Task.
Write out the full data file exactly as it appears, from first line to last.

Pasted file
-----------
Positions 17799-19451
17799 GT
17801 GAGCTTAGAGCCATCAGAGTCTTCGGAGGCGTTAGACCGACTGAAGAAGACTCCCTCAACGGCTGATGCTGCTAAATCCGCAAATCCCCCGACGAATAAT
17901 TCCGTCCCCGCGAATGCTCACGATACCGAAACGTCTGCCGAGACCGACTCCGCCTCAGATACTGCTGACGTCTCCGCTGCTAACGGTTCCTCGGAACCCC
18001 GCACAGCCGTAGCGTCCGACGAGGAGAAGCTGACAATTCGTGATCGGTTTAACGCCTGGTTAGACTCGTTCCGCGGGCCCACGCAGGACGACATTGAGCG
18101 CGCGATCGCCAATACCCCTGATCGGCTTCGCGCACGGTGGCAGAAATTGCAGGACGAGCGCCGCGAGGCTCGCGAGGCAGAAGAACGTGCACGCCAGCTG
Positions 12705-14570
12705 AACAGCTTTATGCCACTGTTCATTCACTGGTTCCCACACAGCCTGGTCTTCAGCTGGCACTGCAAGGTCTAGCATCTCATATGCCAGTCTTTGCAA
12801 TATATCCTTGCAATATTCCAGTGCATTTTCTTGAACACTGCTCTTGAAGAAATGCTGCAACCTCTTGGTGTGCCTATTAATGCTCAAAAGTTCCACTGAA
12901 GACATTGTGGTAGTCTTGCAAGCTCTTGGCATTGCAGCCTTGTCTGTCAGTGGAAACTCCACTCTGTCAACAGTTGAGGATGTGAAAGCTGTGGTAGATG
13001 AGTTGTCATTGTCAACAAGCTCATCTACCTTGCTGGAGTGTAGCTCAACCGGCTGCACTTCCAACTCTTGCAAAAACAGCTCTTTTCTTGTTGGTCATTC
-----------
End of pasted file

Positions 17799-19451
17799 GT
17801 GAGCTTAGAGCCATCAGAGTCTTCGGAGGCGTTAGACCGACTGAAGAAGACTCCCTCAACGGCTGATGCTGCTAAATCCGCAAATCCCCCGACGAATAAT
17901 TCCGTCCCCGCGAATGCTCACGATACCGAAACGTCTGCCGAGACCGACTCCGCCTCAGATACTGCTGACGTCTCCGCTGCTAACGGTTCCTCGGAACCCC
18001 GCACAGCCGTAGCGTCCGACGAGGAGAAGCTGACAATTCGTGATCGGTTTAACGCCTGGTTAGACTCGTTCCGCGGGCCCACGCAGGACGACATTGAGCG
18101 CGCGATCGCCAATACCCCTGATCGGCTTCGCGCACGGTGGCAGAAATTGCAGGACGAGCGCCGCGAGGCTCGCGAGGCAGAAGAACGTGCACGCCAGCTG
Positions 12705-14570
12705 AACAGCTTTATGCCACTGTTCATTCACTGGTTCCCACACAGCCTGGTCTTCAGCTGGCACTGCAAGGTCTAGCATCTCATATGCCAGTCTTTGCAA
12801 TATATCCTTGCAATATTCCAGTGCATTTTCTTGAACACTGCTCTTGAAGAAATGCTGCAACCTCTTGGTGTGCCTATTAATGCTCAAAAGTTCCACTGAA
12901 GACATTGTGGTAGTCTTGCAAGCTCTTGGCATTGCAGCCTTGTCTGTCAGTGGAAACTCCACTCTGTCAACAGTTGAGGATGTGAAAGCTGTGGTAGATG
13001 AGTTGTCATTGTCAACAAGCTCATCTACCTTGCTGGAGTGTAGCTCAACCGGCTGCACTTCCAACTCTTGCAAAAACAGCTCTTTTCTTGTTGGTCATTC